Title: Social Creature
Author: Tara Isabella Burton
Release Date: June 5, 2018
Publisher: Doubleday Books
Genre(s): Adult Fiction, Mystery & Thrillers
Edition(s): Digital, Hardback
Pre-Order: Amazon | B&N
Synopsis (from Goodreads): Oxford Clarendon Scholar and travel writer Tara Isabella Burton’s debut SOCIAL CREATURE, pitched as part THE TALENTED MR. RIPLEY, part Bret Easton Ellis’s THE RULES OF ATTRACTION, about a small-town girl trying to survive in New York and become part of the city’s literati, who forms an intense friendship with a troubled socialite, leading to extreme consequences, to Margaux Weisman at Doubleday, for publication in Summer 2018, by Emma Parry at Janklow & Nesbit (US).
This book is absolutely fucking INSANE.
It starts out quietly enough. Troubled socialite Lavinia has a habit of picking up “strays” and Louise is the newest recruit. She’s a working-class, virtual nobody with a talent for writing on the cusp of turning thirty when Lavinia finds her, and she gets swept up in the parties, drugs, and general lifestyle of the rich in NYC. Then things take a turn for the worse when Louise does something that she can’t take back, and tries to keep her newfound place in this newfound literati group intact.
The writing style won’t gel with everyone. It’s fast, and kind of stream-of-consciousness, with run-on sentence paragraphs that some will undoubtedly find annoying, but it works for this story because everything is all over the place, manic, and nothing is as it seems. You’re being told everything and nothing, all the while knowing that every word you read is a build-up to something, that by the time your anticipation crescendos, it’ll feel like you’re about to burst.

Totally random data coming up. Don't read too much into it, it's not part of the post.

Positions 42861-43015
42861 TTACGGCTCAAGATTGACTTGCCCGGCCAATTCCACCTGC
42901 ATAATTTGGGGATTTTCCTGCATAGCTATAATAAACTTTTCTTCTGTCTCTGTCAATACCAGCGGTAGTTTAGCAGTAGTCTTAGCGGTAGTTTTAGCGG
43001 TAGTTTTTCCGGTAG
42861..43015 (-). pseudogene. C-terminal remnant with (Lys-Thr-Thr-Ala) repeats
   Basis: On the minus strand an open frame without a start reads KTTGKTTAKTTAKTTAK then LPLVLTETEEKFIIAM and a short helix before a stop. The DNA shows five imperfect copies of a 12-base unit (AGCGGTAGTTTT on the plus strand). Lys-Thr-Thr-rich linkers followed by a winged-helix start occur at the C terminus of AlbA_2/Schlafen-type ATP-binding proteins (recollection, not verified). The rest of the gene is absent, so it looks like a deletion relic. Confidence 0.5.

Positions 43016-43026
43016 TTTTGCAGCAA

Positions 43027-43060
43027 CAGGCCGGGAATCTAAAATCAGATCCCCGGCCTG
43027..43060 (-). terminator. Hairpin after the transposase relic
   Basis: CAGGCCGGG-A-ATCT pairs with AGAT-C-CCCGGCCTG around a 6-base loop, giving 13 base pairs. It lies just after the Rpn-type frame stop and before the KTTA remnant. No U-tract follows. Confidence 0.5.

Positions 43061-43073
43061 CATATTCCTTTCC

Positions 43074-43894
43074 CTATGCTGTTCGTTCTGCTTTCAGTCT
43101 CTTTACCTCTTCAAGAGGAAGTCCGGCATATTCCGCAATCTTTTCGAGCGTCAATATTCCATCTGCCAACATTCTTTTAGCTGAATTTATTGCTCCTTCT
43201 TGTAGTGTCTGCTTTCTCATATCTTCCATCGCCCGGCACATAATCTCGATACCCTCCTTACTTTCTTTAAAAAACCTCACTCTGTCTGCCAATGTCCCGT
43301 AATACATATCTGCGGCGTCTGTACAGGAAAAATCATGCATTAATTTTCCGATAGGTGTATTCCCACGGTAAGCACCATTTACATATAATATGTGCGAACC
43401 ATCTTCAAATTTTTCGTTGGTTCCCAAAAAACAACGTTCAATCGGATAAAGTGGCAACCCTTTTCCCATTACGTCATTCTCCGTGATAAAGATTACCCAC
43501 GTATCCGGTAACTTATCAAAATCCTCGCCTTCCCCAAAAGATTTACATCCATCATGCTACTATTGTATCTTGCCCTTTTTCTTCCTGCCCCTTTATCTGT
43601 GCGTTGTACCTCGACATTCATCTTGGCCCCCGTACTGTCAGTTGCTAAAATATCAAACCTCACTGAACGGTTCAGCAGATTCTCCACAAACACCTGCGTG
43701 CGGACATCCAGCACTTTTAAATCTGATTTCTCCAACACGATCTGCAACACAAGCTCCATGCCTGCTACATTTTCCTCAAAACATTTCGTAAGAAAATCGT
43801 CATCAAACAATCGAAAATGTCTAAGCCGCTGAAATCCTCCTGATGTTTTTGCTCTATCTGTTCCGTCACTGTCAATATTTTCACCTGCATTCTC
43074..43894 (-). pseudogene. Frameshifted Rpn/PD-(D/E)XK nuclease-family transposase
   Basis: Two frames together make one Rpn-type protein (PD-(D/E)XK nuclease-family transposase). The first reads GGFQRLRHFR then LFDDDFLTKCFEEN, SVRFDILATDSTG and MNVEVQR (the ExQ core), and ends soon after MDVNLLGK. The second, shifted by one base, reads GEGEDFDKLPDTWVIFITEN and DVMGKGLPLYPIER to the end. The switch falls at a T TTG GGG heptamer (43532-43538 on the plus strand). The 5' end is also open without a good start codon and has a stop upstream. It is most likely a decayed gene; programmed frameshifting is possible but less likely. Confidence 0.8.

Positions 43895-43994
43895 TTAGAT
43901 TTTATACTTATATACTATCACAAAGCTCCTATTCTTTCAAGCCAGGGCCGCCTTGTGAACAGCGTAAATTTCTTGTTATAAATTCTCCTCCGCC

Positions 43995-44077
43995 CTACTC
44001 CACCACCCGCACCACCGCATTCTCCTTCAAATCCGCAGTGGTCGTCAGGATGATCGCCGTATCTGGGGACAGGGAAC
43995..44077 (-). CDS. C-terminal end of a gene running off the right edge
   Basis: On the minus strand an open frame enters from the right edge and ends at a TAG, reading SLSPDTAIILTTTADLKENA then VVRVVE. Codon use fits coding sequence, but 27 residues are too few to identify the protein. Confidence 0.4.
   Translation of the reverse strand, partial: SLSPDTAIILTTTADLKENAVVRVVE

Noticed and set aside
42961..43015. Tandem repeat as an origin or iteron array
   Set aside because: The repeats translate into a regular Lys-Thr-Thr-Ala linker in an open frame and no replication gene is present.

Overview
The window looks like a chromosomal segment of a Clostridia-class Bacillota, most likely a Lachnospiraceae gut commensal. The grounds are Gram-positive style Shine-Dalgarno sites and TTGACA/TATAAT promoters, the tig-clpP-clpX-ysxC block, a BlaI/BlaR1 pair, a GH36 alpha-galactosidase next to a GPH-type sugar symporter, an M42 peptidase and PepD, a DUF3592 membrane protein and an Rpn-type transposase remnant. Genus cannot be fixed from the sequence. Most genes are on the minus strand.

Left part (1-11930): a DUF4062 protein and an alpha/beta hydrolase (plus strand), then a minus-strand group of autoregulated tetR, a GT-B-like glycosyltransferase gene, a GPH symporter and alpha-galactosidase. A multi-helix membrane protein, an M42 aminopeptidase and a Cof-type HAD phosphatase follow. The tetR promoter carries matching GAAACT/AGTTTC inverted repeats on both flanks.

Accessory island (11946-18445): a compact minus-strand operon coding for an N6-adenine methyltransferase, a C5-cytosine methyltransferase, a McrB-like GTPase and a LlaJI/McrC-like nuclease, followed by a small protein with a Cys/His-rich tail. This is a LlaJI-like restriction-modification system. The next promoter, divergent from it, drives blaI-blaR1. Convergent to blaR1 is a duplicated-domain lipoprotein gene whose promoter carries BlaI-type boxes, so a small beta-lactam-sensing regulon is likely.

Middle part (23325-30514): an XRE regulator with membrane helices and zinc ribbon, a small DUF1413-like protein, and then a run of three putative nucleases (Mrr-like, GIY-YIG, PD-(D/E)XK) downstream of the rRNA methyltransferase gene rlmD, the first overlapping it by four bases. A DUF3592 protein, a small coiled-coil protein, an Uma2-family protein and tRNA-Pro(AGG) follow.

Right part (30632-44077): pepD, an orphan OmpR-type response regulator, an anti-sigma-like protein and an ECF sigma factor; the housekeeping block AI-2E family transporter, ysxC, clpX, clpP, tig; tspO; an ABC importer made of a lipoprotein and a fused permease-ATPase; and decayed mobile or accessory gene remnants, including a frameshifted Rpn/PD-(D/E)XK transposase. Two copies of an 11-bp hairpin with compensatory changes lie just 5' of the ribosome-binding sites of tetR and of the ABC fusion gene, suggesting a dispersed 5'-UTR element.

Or, at least, that’s how it was for me.
If this book doesn’t have you reacting somewhat similarly, or at all, that’s okay, too.
The narrator is mysterious. It’s not frequent, but occasionally you’ll get a bird’s eye view of what’s happening, almost as if the narrator is kind of prepping you for what’s about to come before jumping back into whatever scene we’re in, waiting for it to play out.
This is a story about narcissism and toxic relationships where one or both parties just want to be loved, admired, and then spiral out of control in their quest to get it.
If you’ve read the synopsis above, then you know that it doesn’t say much except to make comparisons to other authors and their works, but because I have yet to read any Donna Tartt or Gillian Flynn (from the Netgalley description), I can’t speak on how accurate the comparisons are; however, I do believe that this book is unique in storytelling, and it has the potential to be one of, if not the go-to summer beach read this year. Check it out, if you think you can get past the writing style with its multiple, well-intentioned run-on sentences.
Overall Rating: 5 out of 5 Stars.
*I received an advanced copy from Netgalley in exchange for an honest review.*
P.S. The cover that I used above is for the hardback edition. I received the Advanced Reader Copy cover and I love that one more because it seems to fit more with the story.